There was a time during my most strident punk rock phase when anything associated with “classic rock” was considered anathema. It was The Enemy, associated with pick-up driving jocks and the condescending beardos of my college’s wargaming club.
That all changed somewhere around the turn of the millennium, when a minor quarter-life crisis left me with a nostalgic longing for the days when a holy trinity of call letters — WCOZ. WBCN, and WAAF — ruled the suburban Boston airwaves and a holographic Led Zeppelin belt buckle was considered acceptable formal attire.
Now, as I steadily creep into my mid-forties, I find myself just as likely to flip to the satellite radio’s “70s” channel as to the more respectably hip “classic alternative” or “underground garage” stations.
It’s an odd reversal, but an understandable one. For my wife, it’s a flashback to the tunes emanating from her older brothers’ rooms during her primary school days. For me, it’s a mix of North Woburn nostalgia and a genuine fascination with a bygone subculture. The entire concept of “RAWK” could only exist in a realm free of self-awareness and cynical irony (from the end user, if not the artist), two quantities in which our present age has been running a surplus.
Few classic rock acts captured that weighty obliviousness as perfectly as Styx did. They were an otherwise typical bar band saved from the regional success cul-de-sac by frontman Dennis DeYoung, whose influences leaned more towards Andrew Lloyd Webber than to Jerry Lee Lewis.
It was a odd combination, but one that resonated in an era a baroque excess and schmaltzy novelty. While the other members of the band were willing to rake in the dividends from a successful run of hit releases, it eventually became obvious that DeYoung’s musical aspirations fell well outside the traditional rock template.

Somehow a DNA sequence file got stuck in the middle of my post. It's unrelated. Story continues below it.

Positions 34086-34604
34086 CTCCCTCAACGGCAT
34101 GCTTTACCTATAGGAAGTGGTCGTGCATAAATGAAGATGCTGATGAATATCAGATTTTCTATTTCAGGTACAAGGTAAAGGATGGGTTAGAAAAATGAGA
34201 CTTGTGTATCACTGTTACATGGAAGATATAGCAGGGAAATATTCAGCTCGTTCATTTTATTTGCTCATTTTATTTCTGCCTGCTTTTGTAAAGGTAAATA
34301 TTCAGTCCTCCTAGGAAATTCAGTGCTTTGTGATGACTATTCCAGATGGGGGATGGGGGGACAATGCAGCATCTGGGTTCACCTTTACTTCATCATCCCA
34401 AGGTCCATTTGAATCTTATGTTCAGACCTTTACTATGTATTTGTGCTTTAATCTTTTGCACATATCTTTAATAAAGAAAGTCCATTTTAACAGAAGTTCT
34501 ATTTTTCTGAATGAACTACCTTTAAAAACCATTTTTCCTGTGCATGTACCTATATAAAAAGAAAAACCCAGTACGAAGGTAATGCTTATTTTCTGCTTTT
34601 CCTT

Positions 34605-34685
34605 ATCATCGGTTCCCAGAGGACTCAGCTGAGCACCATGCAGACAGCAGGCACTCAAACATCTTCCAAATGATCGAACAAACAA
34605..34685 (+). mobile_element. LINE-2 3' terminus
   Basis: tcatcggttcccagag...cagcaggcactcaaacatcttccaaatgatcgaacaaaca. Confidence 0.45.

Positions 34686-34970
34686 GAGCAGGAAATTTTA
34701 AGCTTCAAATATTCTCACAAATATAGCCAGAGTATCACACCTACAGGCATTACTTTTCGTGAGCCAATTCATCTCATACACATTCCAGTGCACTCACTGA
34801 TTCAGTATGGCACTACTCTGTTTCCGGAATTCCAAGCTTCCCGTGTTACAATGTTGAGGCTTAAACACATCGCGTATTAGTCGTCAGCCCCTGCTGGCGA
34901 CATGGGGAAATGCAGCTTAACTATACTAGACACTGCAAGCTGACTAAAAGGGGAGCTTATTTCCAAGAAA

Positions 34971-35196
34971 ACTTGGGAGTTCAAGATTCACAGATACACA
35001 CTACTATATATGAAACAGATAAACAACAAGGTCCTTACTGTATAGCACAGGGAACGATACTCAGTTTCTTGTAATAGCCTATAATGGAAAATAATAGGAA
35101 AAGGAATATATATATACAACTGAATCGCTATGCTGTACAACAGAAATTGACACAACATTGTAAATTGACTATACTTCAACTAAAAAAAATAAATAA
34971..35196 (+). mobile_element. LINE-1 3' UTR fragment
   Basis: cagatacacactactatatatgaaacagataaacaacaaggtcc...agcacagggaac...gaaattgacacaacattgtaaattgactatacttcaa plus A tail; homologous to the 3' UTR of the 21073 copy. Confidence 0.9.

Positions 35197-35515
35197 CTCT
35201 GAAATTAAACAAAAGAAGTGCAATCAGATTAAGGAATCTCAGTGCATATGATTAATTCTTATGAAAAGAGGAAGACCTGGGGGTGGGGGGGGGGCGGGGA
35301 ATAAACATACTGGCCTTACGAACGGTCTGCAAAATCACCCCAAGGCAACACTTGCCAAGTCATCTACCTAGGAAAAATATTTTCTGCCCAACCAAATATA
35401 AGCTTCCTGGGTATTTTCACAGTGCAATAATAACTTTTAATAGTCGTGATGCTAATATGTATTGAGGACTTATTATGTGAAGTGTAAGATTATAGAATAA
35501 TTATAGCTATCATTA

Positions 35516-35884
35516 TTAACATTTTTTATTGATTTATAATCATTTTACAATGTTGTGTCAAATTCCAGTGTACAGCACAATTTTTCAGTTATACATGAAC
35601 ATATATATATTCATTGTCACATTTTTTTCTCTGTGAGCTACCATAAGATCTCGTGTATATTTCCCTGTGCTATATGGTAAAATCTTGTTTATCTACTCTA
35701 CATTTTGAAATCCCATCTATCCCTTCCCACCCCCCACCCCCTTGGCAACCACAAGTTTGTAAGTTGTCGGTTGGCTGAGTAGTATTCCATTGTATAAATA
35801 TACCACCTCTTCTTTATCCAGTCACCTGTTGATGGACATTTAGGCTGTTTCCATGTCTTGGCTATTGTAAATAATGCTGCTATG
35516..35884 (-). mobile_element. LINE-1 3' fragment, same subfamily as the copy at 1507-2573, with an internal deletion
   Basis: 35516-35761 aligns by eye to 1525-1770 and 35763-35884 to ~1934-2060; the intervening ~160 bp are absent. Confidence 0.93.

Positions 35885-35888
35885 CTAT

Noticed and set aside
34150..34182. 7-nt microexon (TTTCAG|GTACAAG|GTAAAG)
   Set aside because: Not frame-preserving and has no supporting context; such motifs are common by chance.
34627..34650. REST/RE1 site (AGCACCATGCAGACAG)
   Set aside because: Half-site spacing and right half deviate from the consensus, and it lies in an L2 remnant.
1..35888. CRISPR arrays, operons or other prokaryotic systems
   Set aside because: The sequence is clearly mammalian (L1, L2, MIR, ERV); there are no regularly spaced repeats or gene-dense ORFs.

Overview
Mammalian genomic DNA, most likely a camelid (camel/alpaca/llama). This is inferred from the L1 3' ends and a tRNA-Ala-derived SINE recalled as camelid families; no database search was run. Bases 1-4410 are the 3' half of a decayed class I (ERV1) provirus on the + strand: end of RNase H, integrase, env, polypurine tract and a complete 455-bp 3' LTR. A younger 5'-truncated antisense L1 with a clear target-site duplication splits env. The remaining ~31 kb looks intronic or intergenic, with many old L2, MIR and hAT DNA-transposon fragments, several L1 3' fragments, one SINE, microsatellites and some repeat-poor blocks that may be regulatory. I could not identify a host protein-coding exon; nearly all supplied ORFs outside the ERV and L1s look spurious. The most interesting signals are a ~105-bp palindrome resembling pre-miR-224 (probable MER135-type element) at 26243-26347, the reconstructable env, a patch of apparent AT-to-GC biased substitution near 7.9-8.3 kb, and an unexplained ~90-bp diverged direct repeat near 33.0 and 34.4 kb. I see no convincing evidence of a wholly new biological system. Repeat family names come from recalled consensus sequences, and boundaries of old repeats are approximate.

Making bank on a sappy ballad was one thing. Having to pantomime a concept album about robots and fascism in front of a festival crowd of drunk .38 Special fans was another matter entirely.
The video-amplified weirdness of Killroy Was Here may have been a bridge too far (see, because Styx was named after a mythical river and, uh, nevermind), but it did make sense in an anachronistic prog rock kind of way. It would have been hailed as a work of groundbreaking genius in 1974, but that ship (see, another aquatic reference!) but that ship had well and truly sailed by the time of its 1983 release. It sold like gangbusters, but mostly due to what amounted to a novelty single coupled with residual loyalty from the band’s fanbase.
(The technical term for that phenomenon is the “Tusk Effect,” If you were wondering.)
For me, though, Styx’s real “what the holy fuck” moment is “Rockin’ the Paradise” from 1981, when the band was a do-no-wrong titan of the “corporate rock” scene.
I can’t be the only person who listened to thing and immediately thought “song cut from Starlight Express and gifted to a troupe of community college theater majors who tour local schools with a revue aimed delivering positive advice to pre-teens,” right?
That part of the song that starts at the 2:09 above clip? That’s where a gangly dude with a white boy ‘for and Mork from Ork suspenders ought to be strutting across the stage in full jazz-hands-and-bandy-legs-mode, delivering a pointed warning about the the dangers of tobacco and alcohol…
…a message that would stick with your younger self right up until the moment your junior high best friend swiped a pack of Viceroys and a bottle of peppermint schnapps from their parents and offered to share them with you in the woods after school.
Oh, stop trying to look coy. You know exactly what I’m talking about.